To practise meditation, first of all one has to look first for a suitable place. According to Lord Buddha, an appropriate place is a place which offers the necessary seclusion for meditation and it should also please the eye. Kalugala Aranya, surrounded by a wet, dense forest, fits both criteria.
Reaching Kalugala is no easy task. The road ends at a small village called Gurulu Bedda and then it’s a two-and-a-half kilometre hike to reach the monastery. The hike involves traversing slippery and muddy treks that suddenly turn in to waterways.
The silence of the forest is only broken by the sound of water in the stream that runs across the forest, crashing onto the rocks.
“When one walks up the path, one can see a marked difference in the flora and fauna. That is because you are entering the Sinharaja range,” said Dasanayake, our guide. “The cement steps that we see on the last leg of the journey were only built recently. Before that it was much more difficult journey.”
According to Dasanayake, this was the creation of the mythical Samaradivakara Ralahamy. “Although there is evidence that this place has given shelter to meditating monks from ancient times, it was engulfed by the wilderness when Samaradivakara Ralahamy found the place. It was he who built everything that we find today.”
Samaradivakara Ralahamy: The legend
The monastery was found in the early 1940s by P. Samaradivakara Ralahamy, a renowned philanthropist of the area. According to the residents of the area, he was not an ordinary human being.
“Samaradivakara Ralahamy was a member of a very wealthy family in the Ratnapura area. But when he was young he renounced all worldly possessions and came to this area to meditate,” said Dasanayake.
Dasanayake added that according to legend, Samaradivakara Ralahamy had miraculous powers. “Samaradivakara Ralahamy was a man who could perform miracles. My father once told me that when he needed money to build the monastery, he used to go in to the forest and return with precious stones. There are stories that assert he could travel enormous distances in seconds. He lived months and months in the forest with no communications or supplies but no animal would harm him,” he said.
Monks and devotees
The monastery houses dozens of monks who have made meditation a daily ritual in their search for a path to Nirvana and many devotees from far and wide visit the place everyday to offer alms to these monks.
“Although it is difficult to reach the monastery, people come here everyday to offer alms. Sometimes people come from places like Anuradhapura and Kandy. Some of these people have been coming here for decades,” said Dasanayake.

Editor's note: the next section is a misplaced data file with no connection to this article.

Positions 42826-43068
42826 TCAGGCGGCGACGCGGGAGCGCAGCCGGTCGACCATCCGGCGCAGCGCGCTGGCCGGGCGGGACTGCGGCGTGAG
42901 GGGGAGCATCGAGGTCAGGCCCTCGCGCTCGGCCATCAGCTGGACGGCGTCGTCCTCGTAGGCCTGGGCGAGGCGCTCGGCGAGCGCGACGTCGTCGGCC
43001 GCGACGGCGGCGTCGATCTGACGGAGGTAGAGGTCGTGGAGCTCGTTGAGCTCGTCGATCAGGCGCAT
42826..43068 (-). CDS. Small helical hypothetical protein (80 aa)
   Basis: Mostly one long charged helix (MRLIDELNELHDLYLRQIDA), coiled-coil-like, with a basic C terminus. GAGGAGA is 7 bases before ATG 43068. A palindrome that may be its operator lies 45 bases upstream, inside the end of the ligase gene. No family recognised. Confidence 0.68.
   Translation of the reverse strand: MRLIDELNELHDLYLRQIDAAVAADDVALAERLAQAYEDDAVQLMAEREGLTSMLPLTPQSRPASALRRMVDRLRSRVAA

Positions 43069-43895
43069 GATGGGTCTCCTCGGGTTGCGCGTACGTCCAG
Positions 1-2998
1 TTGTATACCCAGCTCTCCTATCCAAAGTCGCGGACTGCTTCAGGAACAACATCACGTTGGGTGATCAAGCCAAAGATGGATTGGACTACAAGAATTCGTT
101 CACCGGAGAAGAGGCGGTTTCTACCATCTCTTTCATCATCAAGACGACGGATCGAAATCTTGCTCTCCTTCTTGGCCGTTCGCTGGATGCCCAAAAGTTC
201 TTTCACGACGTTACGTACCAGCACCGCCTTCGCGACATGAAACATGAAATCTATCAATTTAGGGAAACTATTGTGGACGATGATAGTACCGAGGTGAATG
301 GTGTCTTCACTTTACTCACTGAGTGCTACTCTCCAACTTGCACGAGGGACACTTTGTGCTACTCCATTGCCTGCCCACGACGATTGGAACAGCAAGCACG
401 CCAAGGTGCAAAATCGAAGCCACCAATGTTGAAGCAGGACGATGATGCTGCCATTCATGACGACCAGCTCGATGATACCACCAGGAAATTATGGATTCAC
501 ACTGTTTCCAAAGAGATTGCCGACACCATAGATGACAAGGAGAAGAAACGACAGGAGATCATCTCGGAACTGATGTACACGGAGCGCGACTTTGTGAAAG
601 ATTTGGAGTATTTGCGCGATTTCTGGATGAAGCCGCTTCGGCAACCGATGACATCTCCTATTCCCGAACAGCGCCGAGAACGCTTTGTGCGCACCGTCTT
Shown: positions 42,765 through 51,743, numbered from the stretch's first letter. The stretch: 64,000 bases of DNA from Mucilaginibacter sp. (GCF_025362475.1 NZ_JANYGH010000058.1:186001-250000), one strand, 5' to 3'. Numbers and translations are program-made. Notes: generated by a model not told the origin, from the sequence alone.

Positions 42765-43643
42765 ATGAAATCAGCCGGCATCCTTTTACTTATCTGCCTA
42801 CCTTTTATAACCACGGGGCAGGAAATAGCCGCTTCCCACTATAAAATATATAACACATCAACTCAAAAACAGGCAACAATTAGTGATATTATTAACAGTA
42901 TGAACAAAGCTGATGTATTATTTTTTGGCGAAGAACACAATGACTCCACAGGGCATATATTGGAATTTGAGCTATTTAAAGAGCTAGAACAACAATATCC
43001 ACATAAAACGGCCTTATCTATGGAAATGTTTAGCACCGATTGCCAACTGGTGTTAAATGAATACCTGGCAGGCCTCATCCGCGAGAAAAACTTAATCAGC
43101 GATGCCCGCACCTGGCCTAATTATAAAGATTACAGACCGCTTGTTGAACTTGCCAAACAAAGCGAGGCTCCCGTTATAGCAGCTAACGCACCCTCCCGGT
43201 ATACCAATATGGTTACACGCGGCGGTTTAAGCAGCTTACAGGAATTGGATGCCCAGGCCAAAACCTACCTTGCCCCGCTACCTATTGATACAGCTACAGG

Pushpa Wimaladharma has been coming here since she was 12 years old. She said she has been coming here every year on the same month and same date for 40 years to give alms to the meditating monks at the monastery.
“I can remember coming here with my parents to give alms. Although they passed away some time ago, we wanted to continue the family tradition,” she said. “Back then the journey was more difficult and carrying the items necessary for the alms giving was a major problem but now things are much easier,” she added.
These devotees are provided with the basic facilities necessary for the preparation of alms, but as Wimaladharma explained, it is no easy task. “There is a small electricity generator but it is only used in the morning and it only provides electricity to light up the kitchen. Sometimes we have to spend the night here if we have to prepare Dane in the morning but there is no electricity provided for the rooms. The whole place is lit up using kerosene lamps,” she elaborated. However, she asserted that it was the last thing on the mind of most of the devotees. “We do our best to do the cooking without making much noise because we know that if we do make noise, it will disturb the monks. We only see these monks during the Dane and it is the highlight of the day for us.”
Yes, it is these monks or their renowned good qualities that have attracted these devotees from all parts of the island and these monks are only to be seen during the meal time. But one can catch a glimpse into their world by taking a look at the main meditation area.
At the centre of the mediation hall is a Buddha statue and a human skeleton, a constant reminder about the fate of all humans. At the highest place of the monastery is the Akasa Chaithya where one can get a glimpse of the surrounding countryside. “Sometimes I come here at night after meditating for a long time to see the stars dancing in the sky and to bask in the mellow moonlight,” said one of the resident monks.
It is said that the human mind is like the wind, untamed and restless; however, the Kalugala Buddhist Monastery is a haven for those who seek to find peace of mind through meditation.